Detailed Guide forDental Laboratory Technicians in California
May also be called: Crown and Bridge Dental Lab Technicians; Dental Ceramists; Dental Technicians; Denture Technicians; Metal Finishers; Model and Dye Persons; Model Technicians; and Orthodontic Technicians
What Would I Do?
Dental Laboratory Technicians fill dentists’ prescriptions to design, construct, rework, repair, and adjust dental appliances such as bridges, crowns, dentures, and other dental prosthetics. First, dentists send a prescription or work authorization for each item to be manufactured, along with an impression or mold of the patient's mouth or teeth. With new technology, technicians may receive a digital impression rather than a physical mold. Dental Technicians then create a model of the patient's mouth by pouring plaster into the impression and letting it set. Next, they put the model on an apparatus that simulates the bite and movement of the patient's jaw, which serves as the basis of the prosthetic device.
Examining the model, Dental Technicians make observations about the size and shape of the adjacent teeth and gaps within the gum line. Combined with the dentist's specifications, Technicians build and shape a wax tooth model using small hand instruments called wax spatulas and wax carvers. After the wax tooth is formed, Dental Technicians pour the cast and form the metal framework. Using small handheld tools, they prepare the surface to allow the metal and porcelain to bond and then apply porcelain in layers to mimic the precise shape and color of a tooth. Technicians place the tooth in a furnace to bake the porcelain onto the metal framework and adjust the shape and color with subsequent grinding and addition of porcelain to achieve a sealed finish. The final product is a close replica of the lost tooth or teeth.
In some laboratories, Dental Lab Technicians have full responsibility for all aspects of the work, while Technicians in other labs handle only a few steps. They can specialize in one of five areas—orthodontic appliances, crowns and bridges, complete dentures, partial dentures, or ceramics. Job titles often reflect specialization in these areas.
Crown and Bridge Technicians plan, fabricate, and repair crowns, inlays and metal frames for dental bridges. Denture Technicians design and construct full or partial dentures. Technicians specializing in making porcelain and acrylic restorations are called Ceramists. Those specializing in metal do the design and fabrication of framework and clasps, and they rework and repair metalwork. Orthodontic Technicians design, construct, and rework orthodontic appliances to straighten teeth. They shape, grind, polish, carve, and assemble metal and plastic appliances, such as retainers, tooth bands, and positioners.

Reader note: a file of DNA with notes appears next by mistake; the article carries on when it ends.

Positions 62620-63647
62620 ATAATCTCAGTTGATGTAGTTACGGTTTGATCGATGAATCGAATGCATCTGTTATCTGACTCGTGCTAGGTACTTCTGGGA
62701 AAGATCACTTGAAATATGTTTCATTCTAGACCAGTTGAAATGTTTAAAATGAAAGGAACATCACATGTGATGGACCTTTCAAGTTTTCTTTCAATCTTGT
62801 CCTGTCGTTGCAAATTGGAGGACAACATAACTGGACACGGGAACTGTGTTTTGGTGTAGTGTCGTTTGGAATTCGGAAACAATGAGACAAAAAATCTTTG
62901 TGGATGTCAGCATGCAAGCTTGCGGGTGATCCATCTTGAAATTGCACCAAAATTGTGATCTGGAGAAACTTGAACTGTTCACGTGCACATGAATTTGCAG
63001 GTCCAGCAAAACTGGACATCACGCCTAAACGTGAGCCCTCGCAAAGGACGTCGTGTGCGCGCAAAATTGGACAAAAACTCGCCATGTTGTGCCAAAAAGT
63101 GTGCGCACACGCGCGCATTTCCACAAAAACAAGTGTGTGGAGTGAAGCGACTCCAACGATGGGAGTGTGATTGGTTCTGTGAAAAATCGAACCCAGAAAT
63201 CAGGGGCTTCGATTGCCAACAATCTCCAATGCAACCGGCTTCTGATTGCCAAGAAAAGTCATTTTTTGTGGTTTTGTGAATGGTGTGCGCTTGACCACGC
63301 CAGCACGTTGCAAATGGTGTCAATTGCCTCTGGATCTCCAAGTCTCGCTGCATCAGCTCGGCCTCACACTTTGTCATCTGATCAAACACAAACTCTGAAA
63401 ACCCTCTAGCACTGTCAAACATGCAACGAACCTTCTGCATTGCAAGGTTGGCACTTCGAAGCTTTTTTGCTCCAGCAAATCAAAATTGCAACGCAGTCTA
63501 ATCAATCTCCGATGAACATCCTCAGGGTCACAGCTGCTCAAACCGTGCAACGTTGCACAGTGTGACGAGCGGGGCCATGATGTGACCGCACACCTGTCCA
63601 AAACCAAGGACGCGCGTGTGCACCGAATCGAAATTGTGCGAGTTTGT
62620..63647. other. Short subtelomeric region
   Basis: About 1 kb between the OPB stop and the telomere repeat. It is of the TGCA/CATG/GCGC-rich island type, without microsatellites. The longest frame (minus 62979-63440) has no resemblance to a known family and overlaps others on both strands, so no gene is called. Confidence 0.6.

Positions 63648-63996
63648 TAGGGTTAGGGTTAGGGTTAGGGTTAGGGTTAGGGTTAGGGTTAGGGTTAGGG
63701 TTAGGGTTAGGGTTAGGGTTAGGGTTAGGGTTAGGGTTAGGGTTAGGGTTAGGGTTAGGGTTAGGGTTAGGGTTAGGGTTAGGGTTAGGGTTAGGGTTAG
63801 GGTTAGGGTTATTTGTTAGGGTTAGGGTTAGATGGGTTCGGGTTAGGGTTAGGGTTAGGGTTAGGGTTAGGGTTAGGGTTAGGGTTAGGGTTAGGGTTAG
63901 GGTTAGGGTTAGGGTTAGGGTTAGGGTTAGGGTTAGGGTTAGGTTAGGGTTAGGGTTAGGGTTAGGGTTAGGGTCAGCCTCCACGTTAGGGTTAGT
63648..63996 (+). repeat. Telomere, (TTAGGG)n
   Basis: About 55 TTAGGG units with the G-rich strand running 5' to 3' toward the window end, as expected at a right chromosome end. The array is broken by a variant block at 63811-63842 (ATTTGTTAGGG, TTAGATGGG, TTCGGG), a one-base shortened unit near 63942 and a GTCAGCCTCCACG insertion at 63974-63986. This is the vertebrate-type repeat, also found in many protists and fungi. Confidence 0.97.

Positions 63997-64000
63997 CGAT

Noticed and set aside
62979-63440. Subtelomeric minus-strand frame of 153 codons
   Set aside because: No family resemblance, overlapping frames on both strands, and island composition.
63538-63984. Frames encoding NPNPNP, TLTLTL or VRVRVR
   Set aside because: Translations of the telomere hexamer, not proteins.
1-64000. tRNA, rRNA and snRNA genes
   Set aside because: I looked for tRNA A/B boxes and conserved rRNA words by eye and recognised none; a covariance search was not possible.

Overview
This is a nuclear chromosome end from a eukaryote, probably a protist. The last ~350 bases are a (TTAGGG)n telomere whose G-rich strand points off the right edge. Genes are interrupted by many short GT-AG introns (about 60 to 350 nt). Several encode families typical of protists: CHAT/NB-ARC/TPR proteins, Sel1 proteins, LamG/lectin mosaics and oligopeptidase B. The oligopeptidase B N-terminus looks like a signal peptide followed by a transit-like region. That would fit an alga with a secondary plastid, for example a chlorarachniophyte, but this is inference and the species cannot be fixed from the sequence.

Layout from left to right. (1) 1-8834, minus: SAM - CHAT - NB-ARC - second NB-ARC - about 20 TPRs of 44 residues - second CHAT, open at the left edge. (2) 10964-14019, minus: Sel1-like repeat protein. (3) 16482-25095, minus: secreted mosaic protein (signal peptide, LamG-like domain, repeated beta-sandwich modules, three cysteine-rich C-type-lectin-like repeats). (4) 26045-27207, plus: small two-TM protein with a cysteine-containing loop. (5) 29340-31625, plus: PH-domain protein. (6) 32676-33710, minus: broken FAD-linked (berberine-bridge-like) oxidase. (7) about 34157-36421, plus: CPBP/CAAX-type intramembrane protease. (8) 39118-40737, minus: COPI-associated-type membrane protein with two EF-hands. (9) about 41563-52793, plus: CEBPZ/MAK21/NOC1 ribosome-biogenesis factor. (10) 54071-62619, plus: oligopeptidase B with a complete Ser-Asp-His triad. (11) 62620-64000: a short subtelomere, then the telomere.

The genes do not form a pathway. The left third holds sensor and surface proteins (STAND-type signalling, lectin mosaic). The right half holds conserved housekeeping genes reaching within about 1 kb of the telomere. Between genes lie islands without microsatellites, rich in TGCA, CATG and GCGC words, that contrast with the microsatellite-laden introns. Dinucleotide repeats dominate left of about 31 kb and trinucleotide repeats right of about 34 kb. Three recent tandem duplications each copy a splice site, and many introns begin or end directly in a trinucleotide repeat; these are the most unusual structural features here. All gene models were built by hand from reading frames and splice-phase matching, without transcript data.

Tools and Technology
Dental Laboratory Technicians use a variety of tools in the course of their work. These include amalgam instruments, dental articulators, burrs, high speed dental drills, finishing or polishing discs, bench grinders, burners or torches, casting machines, furnaces, lathes, and vacuum units. Dental Technicians also use accounting, calendar and scheduling, data base, e-mail, graphics or photo imaging, and inventory management software.
Important Tasks and Related Skills
Each task below is matched to a sample skill required to carry out the task.
|View the skill definitions|
|Task||Skill Used in this Task|
|Read prescriptions or specifications, and examine models and impressions, to determine the design of dental products to be constructed.||Reading Comprehension|
|Fabricate, alter, and repair dental devices such as dentures, crowns, bridges, inlays, and appliances for straightening teeth.||Medicine and Dentistry|
|Remove excess metal or porcelain, and polish surfaces of prostheses or frameworks, using polishing machines.||Equipment Selection|
|Melt metals or mix plaster, porcelain, or acrylic pastes, and pour materials into molds or over frameworks to form dental prostheses or apparatus.||Arm-Hand Steadiness|